1,2G.K.Benedix et al. (>10)*
Geochmica et Cosmochimica Acta (in Press) Link to Article [http://dx.doi.org/10.1016/j.gca.2017.03.030]
1Curtin University, Applied Geology, Bentley, Western Australia, Australia
2Western Australia Museum, Department of Earth and Planetary Sciences, Welshpool, Western Australia,
*Find the extensive, full author and affiliation list on the publishers website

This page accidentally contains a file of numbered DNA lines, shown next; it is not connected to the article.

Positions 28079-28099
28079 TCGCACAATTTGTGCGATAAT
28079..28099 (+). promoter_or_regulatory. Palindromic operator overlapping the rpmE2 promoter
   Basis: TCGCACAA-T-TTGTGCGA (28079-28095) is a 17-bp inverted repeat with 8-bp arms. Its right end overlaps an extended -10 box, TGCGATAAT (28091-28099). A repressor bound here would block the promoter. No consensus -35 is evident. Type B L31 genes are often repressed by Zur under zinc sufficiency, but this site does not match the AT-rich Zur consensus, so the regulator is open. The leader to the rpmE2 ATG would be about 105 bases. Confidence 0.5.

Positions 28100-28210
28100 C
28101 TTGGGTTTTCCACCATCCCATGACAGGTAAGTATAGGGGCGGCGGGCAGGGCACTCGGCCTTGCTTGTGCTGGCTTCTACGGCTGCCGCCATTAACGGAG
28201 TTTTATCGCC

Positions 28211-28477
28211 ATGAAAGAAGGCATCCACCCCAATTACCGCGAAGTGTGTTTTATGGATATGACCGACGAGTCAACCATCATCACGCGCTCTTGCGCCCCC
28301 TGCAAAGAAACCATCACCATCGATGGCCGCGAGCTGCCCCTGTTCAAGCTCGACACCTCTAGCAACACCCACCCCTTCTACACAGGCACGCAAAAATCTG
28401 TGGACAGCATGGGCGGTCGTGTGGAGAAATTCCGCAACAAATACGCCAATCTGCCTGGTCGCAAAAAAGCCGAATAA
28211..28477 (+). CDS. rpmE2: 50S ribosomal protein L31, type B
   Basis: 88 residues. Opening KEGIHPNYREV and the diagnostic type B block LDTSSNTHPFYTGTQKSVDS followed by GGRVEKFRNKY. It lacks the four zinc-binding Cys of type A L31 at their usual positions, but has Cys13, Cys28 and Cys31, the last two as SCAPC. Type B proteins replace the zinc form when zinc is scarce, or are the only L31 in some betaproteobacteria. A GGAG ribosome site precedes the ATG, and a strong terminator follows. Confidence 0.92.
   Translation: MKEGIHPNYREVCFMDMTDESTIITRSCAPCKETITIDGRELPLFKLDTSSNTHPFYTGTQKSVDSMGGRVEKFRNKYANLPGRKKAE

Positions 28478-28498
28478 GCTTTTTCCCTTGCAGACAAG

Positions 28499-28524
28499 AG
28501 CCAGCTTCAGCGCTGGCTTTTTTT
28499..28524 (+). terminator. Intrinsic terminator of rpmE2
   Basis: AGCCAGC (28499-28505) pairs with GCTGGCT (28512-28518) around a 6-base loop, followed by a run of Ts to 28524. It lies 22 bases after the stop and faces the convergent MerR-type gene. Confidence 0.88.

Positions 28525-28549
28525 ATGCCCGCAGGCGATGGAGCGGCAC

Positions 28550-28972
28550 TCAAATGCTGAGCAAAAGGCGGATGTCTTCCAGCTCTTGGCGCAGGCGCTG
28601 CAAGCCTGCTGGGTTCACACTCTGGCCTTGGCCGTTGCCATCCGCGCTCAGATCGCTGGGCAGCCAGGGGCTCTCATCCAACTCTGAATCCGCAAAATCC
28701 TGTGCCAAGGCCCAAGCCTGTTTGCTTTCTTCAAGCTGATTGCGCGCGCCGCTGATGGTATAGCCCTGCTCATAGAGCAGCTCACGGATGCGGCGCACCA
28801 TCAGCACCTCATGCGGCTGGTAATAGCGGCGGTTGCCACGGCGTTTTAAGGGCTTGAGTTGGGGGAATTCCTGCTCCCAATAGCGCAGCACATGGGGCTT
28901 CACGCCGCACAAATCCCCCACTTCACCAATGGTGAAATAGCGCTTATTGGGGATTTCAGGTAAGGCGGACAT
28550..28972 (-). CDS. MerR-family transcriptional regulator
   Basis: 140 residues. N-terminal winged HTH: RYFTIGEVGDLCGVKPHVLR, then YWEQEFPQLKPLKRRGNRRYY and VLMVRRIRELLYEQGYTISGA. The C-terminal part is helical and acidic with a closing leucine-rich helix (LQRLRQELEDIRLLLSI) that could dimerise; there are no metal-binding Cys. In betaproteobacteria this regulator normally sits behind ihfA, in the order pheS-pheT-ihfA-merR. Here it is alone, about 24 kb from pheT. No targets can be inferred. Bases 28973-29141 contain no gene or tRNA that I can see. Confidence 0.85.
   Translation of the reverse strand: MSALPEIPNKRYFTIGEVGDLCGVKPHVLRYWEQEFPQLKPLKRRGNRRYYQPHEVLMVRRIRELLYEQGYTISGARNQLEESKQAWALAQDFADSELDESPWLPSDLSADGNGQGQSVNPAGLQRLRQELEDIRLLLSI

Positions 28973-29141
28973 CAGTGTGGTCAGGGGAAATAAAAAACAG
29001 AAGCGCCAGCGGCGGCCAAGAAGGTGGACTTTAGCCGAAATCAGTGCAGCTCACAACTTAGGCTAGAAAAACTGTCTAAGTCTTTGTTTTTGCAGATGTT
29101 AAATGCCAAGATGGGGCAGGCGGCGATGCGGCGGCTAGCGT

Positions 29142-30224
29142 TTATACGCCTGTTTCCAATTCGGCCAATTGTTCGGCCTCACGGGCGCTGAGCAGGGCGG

Bunburra Rockhole is the first recovered meteorite of the Desert Fireball Network. We expanded a bulk chemical study of the Bunburra Rockhole meteorite to include major, minor and trace element analyses, as well as oxygen and chromium isotopes, in several different pieces of the meteorite. This was to determine the extent of chemical heterogeneity and constrain the origin of the meteorite. Minor and trace element analyses in all pieces are exactly on the basaltic eucrite trend. Major element analyses show a slight deviation from basaltic eucrite compositions, but not in any systematic pattern. New oxygen isotope analyses on 23 pieces of Bunburra Rockhole shows large variation in both δ17O and δ18O, and both are well outside the HED parent body fractionation line. We present the first Cr isotope results of this rock, which are also distinct from a majority of HEDs. Detailed computed tomographic scanning and back-scattered electron mapping do not indicate the presence of any other meteoritic contaminant (contamination is also unlikely based on trace element chemistry). We therefore conclude that Bunburra Rockhole represents a sample of a new differentiated asteroid, one that may have more variable oxygen isotopic compositions than 4 Vesta. The fact that Bunburra Rockhole chemistry falls on the eucrite trend perhaps suggests that multiple objects with basaltic crusts accreted in a similar region of the Solar System.